As the presidential election inches closer, Moore High School students in Liz Butcher's advanced placement government and politics classes are encouraged to study the issues and form their own opinions. In some cases, the students are straying from family tradition.
Before starting the school year, Joseph Kwak, 17, knew nothing about politics.
“In her class, we do a lot of research on parties and I'm better able to form my own opinions because she's not like, ‘This is right, this is wrong,'” he said. “She lets us do our own research, and then we form our own opinions and our own beliefs.”
Butcher led her class Thursday with a discussion on the first presidential debate. Her classes tend to be made up of honor students, so there were plenty of viewpoints tossed around the room about who the students thought led the debate and why the candidates did not go into specifics about the issues addressed.
“I ask for them to watch just a certain amount of time,” Butcher said. “I asked for them to not just watch for what the issues were, but how they presented themselves, do they look presidential, how can a debate help or hurt a candidate.”
Focus on election
Butcher tailored the normal curriculum to fit around the election. She started with the political philosophy of the United States, with students reading about the creators of the Declaration of Independence and analyzing their quotes to apply them to the U.S. government today.
“Then (we) went into our political culture,” Butcher said.
Students were required to watch the Republican and Democratic conventions and keep journals comparing and contrasting the conventions.
Mari Crowell, 17, said they are learning about public opinion “and all the different aspects of our government that go into the election.
“We usually spend 15 minutes in class or even more sometimes discussing the election, especially if there's a debate or anything like the conventions. We spent days discussing it so we could get opinions about politics and the candidates.”
“What I try to provide is information and let them know that an informed voter is the best kind of voter and that there are factors that do help us form our opinions, there's all these different factors that come into play,” Butcher said.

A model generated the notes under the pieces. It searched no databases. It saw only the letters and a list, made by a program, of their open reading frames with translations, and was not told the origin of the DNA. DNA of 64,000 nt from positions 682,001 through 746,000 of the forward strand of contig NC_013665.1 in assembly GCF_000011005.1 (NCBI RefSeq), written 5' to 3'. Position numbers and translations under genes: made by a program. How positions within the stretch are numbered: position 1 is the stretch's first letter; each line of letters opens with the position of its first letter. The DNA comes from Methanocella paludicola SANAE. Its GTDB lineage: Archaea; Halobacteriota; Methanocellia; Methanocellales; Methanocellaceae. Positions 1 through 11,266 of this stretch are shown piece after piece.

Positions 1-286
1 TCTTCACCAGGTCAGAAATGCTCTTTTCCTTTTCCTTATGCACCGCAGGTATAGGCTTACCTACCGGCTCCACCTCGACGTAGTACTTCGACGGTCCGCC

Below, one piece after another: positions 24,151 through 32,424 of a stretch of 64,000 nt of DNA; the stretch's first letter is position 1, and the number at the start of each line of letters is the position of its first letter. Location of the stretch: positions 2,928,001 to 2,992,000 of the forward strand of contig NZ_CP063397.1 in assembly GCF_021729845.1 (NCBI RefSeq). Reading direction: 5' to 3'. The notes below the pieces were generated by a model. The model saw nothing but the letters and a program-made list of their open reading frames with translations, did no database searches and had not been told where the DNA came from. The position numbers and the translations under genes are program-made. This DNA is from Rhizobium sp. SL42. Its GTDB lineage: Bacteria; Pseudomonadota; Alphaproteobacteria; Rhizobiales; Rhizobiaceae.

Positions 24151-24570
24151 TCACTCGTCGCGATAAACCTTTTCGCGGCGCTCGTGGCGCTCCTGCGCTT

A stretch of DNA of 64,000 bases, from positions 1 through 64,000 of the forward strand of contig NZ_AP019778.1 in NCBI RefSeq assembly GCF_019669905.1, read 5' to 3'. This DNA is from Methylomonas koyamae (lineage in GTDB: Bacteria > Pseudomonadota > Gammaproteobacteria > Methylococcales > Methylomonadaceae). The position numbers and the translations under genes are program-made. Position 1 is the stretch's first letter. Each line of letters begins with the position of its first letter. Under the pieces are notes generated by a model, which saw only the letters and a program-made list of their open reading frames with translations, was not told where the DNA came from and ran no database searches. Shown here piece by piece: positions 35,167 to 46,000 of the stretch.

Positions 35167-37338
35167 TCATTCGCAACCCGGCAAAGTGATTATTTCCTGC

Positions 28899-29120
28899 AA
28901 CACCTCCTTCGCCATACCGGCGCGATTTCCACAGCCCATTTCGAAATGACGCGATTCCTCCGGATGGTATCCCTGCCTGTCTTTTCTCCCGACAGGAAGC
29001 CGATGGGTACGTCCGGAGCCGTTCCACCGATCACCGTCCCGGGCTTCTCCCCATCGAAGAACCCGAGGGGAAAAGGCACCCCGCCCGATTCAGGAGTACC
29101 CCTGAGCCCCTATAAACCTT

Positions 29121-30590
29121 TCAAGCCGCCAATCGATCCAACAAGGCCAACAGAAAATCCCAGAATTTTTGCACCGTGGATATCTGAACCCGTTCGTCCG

The students' families and religions have an influence on their opinions.
“I was encouraged to do my own research, form my own opinion and make my own analysis,” said John Newton, 17. “Even though most of my family has one political viewpoint, I tend to view another way just because the product of my own experiences shapes the way I see how elections and politics works.”
Kwak said there is a chapter in the textbook that examines how political views are influenced by a person's friends and relatives.
“A lot of it comes from family and religion because that's how you're raised, but as you get older you form your own opinions and that's what I've seen so far,” Kwak said. “When I was younger, I just followed my parents. They're always right, they have to be because they're my parents, but now that I'm doing my own research I found out I disagree with a lot of their opinions, so that's one of my favorite things about this class.”
Butcher said her teaching about good citizenship will extend beyond the election.
“It is a constant part of our curriculum, of what their role is, what their civic obligation is as a good citizen on the local, state and federal levels.”
This is Newton's fourth year on the debate team, which gave him an introduction to politics, “but Mrs. Butcher's government class really lets you go into a comprehensive study of what the political process is and what you as a citizen have a civic duty to do inside of an election.”
Newton plans to continue his interest in politics by attending law school at the University of Oklahoma.
“After a law degree I would very much like to consider a career in politics or a private practice,” Newton said.
Kwak does not plan a politically oriented career but does “want to be able to vote intelligently and just know my information. Whatever candidate I choose, I want to be the best for me.”
Butcher said she has often reminded her students they have until Friday to register to vote. Eligible students are encouraged to vote before or after school on Election Day.